Having worked in Hollywood for 20 years as both an actress (Zoot Suit, American Me) and a writer, Fernandez says she became fed up with the stereotypical roles she and her peers were auditioning for. "There were the suffering mothers, the suffering undocumented workers, gang moms kneeling in front of the Virgin of Guadalupe, and that's about it," she says. "I was very frustrated. We weren't seeing that Latinas are as passionate and educated and sexy -- as human -- as anyone."
Her remedy was to write Luminarias. It debuted at L.A.'s Latino Theatre Company, where its success motivated her to adapt it to film.
Luminarias goes a bit against the grain, being that it's in English and a pure product of the L.A. Latino community. So pure, in fact, that Fernandez exclusively tapped into the growing riches of Latinos in Southern California and across the country to fund the film's $1 million budget. "It got so that people were tipping us off about benefits where there would be Latinos with checkbooks," Fernandez says.
At the center of the story are four professional women who frequent the restaurant of the title, where their tongues get loose in proportion to the cocktails they consume. They both dis and praise men of various cultures, especially the ones they're screwing. Fernandez's character, Andrea, for example, is hit with divorce proceedings in the opening scene but eventually hooks up with Joe Levinson (Scott Bakula), a Jewish attorney. It's all very Sex and the City. Fernandez says that is one of the comparisons she has heard often. "Earlier on, it was called the 'Latina Waiting to Exhale.'
"I wanted to portray women in control of their own destiny," she says, "as well as address our community's own prejudices -- against white people, Jewish people, black people, Asian people, gay people. We don't open our arms to other cultures easily, and I wanted people to see that." (Fernandez's next project, Dementia, expressly addresses Latinos' fractured relationship with their gay and lesbian brothers and sisters.)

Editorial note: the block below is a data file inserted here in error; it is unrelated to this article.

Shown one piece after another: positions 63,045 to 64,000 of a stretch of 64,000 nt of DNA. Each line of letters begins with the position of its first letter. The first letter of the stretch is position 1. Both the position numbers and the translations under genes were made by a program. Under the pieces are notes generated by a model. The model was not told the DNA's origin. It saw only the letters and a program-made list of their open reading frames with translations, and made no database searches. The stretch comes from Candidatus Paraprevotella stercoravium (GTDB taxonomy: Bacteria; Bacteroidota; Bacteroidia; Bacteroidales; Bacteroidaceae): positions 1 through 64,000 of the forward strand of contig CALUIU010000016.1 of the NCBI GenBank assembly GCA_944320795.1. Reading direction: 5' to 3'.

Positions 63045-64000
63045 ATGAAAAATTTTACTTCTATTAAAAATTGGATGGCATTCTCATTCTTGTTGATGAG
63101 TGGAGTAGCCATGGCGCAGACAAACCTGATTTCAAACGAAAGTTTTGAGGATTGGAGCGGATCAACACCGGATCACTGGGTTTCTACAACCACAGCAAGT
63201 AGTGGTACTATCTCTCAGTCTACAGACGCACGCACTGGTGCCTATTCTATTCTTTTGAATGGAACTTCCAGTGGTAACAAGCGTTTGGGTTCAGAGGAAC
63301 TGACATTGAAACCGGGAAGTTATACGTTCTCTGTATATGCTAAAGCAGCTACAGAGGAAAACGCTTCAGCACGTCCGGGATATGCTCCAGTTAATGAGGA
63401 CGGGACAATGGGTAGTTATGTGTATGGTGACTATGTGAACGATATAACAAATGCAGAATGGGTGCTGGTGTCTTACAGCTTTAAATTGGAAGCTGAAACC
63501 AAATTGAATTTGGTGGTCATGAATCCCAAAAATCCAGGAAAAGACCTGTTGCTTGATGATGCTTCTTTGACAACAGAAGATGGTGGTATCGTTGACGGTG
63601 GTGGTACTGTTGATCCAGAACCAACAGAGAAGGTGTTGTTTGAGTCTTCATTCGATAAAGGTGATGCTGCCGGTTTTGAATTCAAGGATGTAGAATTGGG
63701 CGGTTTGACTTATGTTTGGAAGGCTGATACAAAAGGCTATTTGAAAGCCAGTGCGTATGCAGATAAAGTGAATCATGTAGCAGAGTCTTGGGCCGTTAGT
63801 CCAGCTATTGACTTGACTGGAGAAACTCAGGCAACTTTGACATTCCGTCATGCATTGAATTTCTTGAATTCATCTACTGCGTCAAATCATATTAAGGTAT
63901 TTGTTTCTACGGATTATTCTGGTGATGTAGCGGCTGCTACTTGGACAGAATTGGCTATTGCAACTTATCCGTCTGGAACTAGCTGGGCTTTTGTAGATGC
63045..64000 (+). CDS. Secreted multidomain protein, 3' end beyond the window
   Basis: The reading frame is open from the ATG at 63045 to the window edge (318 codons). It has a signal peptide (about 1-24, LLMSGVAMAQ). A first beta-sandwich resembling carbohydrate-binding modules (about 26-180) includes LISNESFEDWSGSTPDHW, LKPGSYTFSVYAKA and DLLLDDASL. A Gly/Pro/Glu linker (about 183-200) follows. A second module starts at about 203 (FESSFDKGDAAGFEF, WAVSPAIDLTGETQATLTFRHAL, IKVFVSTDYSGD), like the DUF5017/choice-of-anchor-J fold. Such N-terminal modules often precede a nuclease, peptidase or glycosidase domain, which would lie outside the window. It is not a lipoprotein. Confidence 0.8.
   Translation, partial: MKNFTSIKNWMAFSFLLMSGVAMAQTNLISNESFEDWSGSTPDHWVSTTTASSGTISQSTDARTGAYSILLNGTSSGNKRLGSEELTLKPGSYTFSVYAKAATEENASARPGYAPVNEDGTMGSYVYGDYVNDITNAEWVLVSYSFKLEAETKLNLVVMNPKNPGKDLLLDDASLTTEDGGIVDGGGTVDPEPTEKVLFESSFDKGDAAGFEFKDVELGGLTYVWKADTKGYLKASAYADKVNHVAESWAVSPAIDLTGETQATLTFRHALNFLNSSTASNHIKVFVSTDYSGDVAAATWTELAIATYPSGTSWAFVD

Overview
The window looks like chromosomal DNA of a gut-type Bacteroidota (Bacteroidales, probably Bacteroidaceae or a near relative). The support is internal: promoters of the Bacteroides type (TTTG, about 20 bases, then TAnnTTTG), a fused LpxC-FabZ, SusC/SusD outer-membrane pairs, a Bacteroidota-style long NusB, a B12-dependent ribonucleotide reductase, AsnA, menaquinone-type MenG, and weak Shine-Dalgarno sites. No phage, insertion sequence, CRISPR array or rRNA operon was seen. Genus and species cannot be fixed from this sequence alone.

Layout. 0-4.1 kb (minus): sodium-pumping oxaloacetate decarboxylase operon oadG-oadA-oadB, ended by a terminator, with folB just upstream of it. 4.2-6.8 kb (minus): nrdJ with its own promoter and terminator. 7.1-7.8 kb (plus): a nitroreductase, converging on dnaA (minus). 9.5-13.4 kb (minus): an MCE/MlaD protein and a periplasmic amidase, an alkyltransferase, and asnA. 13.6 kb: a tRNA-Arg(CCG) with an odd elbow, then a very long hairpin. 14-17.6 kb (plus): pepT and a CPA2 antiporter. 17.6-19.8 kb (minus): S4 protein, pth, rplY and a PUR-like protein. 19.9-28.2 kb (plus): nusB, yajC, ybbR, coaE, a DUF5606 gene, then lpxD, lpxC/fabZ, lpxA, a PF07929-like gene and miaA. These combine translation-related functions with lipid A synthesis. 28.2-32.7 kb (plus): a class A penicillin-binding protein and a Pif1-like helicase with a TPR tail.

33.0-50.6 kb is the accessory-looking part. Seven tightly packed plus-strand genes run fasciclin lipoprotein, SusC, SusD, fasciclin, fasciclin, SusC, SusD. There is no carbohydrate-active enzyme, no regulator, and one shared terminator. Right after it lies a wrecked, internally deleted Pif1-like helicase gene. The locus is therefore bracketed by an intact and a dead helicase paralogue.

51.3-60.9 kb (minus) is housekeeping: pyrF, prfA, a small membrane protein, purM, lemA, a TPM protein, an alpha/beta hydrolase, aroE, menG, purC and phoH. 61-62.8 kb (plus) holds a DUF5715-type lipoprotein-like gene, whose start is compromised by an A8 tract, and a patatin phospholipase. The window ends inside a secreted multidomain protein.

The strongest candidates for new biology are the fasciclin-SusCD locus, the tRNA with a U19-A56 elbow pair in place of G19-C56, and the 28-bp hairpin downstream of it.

Fernandez says she has been waiting for something like this to happen for 20 years. "But as Jennifer Lopez said recently, 'We are not a trend.' You've got to remember that there were more Latinos on television and in movies in the 1950s than there are now -- like Cesar Romero and Desi Arnaz. It's not like the doors are wide open. Hopefully, we can get past this crap."
While the film hasn't broken any box office records, it has inspired Fernandez to assert her voice. "I've seen how the lack of positive Latino and Latina characters has affected our community's self-esteem," she says. "Now we know we can make a movie to help correct that."
Gloria Bessenbacher, the director of cultural activities and special events for Kansas City's Sociedad Hidalgo, says that in the eight years since the Latin American Cinema Festival premiered, "It has become quite popular within our community. We have people coming from Topeka, St. Joseph, and other cities nearby; we even have attendees from abroad."
This year's festival opens on September 9 with El Abuelo (The Grandfather) from Spain. Other films are Rito Terminal (Final Rite), whose director, Oscar Urrutia Lazo will be present; Por Si No Te Vuelvo a Ver (If I Never See You Again) from Mexico; and Un Lugar en El Mundo (A Place in the World), a co-production of Argentina and Paraguay. Luminarias will close the festival on October 7. Each film will be followed by discussions of "the history, culture, and heritage of the Spanish-speaking countries featured in the films," Bessenbacher says.